Local residents strongly oppose new transmission line proposed just north of Craters of the Moon National Monument.

Talk about a visual imposition as well as spread of weeds and off-road vehicle tracks! This powerline would destroy the view of the Beaverhead, Lemhi, Lost River, and Pioneer Mountain ranges — hundreds of miles. It’s not just the national monument.

Carey residents: ‘No!’ to power line. Hostile crowd raps plan put forth by South Dakota energy giant. By Jason Kauffman. Idaho Mountain Express Staff Writer





  1. kt Avatar

    This is just the tip of the iceberg. There are many, many proposals to rip through just about every undeveloped valley in the Intermountain West with new powerlines.

    Right now it is like a feeding frenzy of Utility line developers.

    In Nevada, BLM is trying to weasel out doing an EIS to analyze soemthing called SWIP (Southwest INtertie Project). They have broken it inot 2 separate boilerplate EAs to try to slide by. There are the Las Vegas water grab corridors. T

    Where powerlines go — coal-fired powerplants, mountain top removal wind farms on public lands -,and all the rest follow. PLUS be assured that down the line, it is not just transmission lines that will use these corridors – once the right-of-way is obtained and the damage done – no reason to not put in a massive water movement line …

    AND how absurd. Instead of working to generate power from renewable energy close to where it is used (and of course to conserve) , these Powerlines facilitate development of remote public lands -and lose Mega-kilowatts to the air …

    Just like Las Vegas and the SNWA is making central Nevada a Water and Energy Colony – making many other remote areas Energy factories is a primary purpose of all the Utility Corridor frenzy in remote areas across the West right now.

  2. Eve Avatar

    Here is a link showing the proposed routes for this monstrosity. http://www.msti500kv.com/maps.htm

    Besides the damage inflicted to eastern Idaho, one of the alternative routes follows Beaverhead County’s Medicine Lodge Creek, along the Big Sheep Byway in south-southwest Montana. It would totally degrade the views in this spectacular, but little known backcountry byway, and also slice through an area that has been managed as wilderness, bisecting the Continental Divide National Scenic Trail.

  3. Ralph Maughan Avatar

    So now we know what has been going with those meetings with the Western governors, the Bushies, and the energy companies.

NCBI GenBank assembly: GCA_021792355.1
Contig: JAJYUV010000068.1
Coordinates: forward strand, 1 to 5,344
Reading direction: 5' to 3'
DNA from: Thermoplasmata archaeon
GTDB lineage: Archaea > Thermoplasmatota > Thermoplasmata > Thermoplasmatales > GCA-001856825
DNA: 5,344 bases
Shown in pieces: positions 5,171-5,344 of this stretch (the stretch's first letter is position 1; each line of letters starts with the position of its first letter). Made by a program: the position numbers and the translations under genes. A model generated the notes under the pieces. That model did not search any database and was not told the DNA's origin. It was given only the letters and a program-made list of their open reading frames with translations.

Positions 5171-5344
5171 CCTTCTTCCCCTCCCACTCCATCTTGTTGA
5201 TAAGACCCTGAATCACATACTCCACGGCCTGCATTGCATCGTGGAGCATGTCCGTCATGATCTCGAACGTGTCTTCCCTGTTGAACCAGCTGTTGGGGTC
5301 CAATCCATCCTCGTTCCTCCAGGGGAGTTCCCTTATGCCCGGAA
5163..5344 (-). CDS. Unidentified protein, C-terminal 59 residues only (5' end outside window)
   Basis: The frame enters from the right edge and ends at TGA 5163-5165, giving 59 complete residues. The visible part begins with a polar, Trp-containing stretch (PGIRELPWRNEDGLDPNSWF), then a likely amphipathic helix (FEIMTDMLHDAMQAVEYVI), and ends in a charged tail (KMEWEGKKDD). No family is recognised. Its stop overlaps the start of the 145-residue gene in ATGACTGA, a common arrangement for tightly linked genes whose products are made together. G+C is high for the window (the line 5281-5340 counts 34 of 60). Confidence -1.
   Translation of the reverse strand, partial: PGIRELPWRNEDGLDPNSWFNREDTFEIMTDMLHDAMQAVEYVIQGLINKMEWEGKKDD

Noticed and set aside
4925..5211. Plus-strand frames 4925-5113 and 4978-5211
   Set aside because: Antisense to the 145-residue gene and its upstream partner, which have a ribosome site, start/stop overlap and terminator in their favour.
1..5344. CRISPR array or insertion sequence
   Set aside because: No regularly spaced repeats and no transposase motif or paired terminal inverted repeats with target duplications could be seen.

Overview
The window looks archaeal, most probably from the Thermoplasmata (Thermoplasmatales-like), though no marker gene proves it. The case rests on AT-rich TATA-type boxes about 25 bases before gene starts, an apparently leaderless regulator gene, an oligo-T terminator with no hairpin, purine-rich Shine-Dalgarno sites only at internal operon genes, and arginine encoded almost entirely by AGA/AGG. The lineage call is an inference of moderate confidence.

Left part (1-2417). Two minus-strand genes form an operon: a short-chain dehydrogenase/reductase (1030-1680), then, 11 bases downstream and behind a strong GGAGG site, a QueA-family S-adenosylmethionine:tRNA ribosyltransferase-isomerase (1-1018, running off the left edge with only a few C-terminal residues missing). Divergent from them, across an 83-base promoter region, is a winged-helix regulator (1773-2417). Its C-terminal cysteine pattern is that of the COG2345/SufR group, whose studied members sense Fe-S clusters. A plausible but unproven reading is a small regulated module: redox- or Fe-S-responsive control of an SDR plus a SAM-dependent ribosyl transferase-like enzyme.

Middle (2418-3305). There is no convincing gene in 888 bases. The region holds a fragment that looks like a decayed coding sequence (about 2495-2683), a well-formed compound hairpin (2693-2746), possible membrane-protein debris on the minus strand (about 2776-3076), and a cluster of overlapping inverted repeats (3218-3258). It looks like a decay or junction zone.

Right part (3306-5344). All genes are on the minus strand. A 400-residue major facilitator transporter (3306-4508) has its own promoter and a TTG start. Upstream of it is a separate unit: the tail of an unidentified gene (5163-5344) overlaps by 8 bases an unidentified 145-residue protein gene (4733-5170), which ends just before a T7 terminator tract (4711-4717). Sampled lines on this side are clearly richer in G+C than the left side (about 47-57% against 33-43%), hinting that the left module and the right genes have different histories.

Rotten bastards!

  4. TPageCO Avatar

    If I’m reading the linked map correctly, it looks like there would be a line running down the Centennial Valley too. That would not be good.

  5. Eve Avatar

    Yikes, that’s true about the Centennial! The only piece of comfort is the Nature Conservancy owns a large chunk of the proposed route on the north side of the valley (the Centennial Sandshills Preserve) and I’m sure they’d never agree to sell.

  6. kim kaiser Avatar

    always eminent domain!!!!,, whats good for the better of the many at expense of the few,!!

  7. Eve Avatar

    Hello All, I wrote to Ralph and asked him to post the information about this project, but I think he left on his travels before reading my email. I found out by chance that there were meetings in Montana regarding the Mountain States Transmission Lines (MSTI) this week and there are also meetings coming up throughout Eastern Idaho. I’d like to remind people to attend these meetings or at least comment to voice their objections to yet another attempt by energy companies gain an even bigger foothold of access to vast corridors of public lands in the west.

    Here’s the scoping letter: http://www.blm.gov/pgdata/etc/medialib/blm/mt/blm_programs/lands/msti.Par.60127.File.dat/letter.pdf

    Here’s Northwestern Energy’s webpage regarding the project

    Here’s the color-coded map.

  8. allen byers Avatar
    allen byers

    Can you show me the route proposed through aspen valley in boulder montana… We have a home their. THANKS
    ALLEN ….


Dr. Ralph Maughan is professor emeritus of political science at Idaho State University. He was a Western Watersheds Project Board Member off and on for many years, and was also its President for several years. For a long time he produced Ralph Maughan’s Wolf Report. He was a founder of the Greater Yellowstone Coalition. He and Jackie Johnson Maughan wrote three editions of “Hiking Idaho.” He also wrote “Beyond the Tetons” and “Backpacking Wyoming’s Teton and Washakie Wilderness.” He created and is the administrator of The Wildlife News.

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Ralph Maughan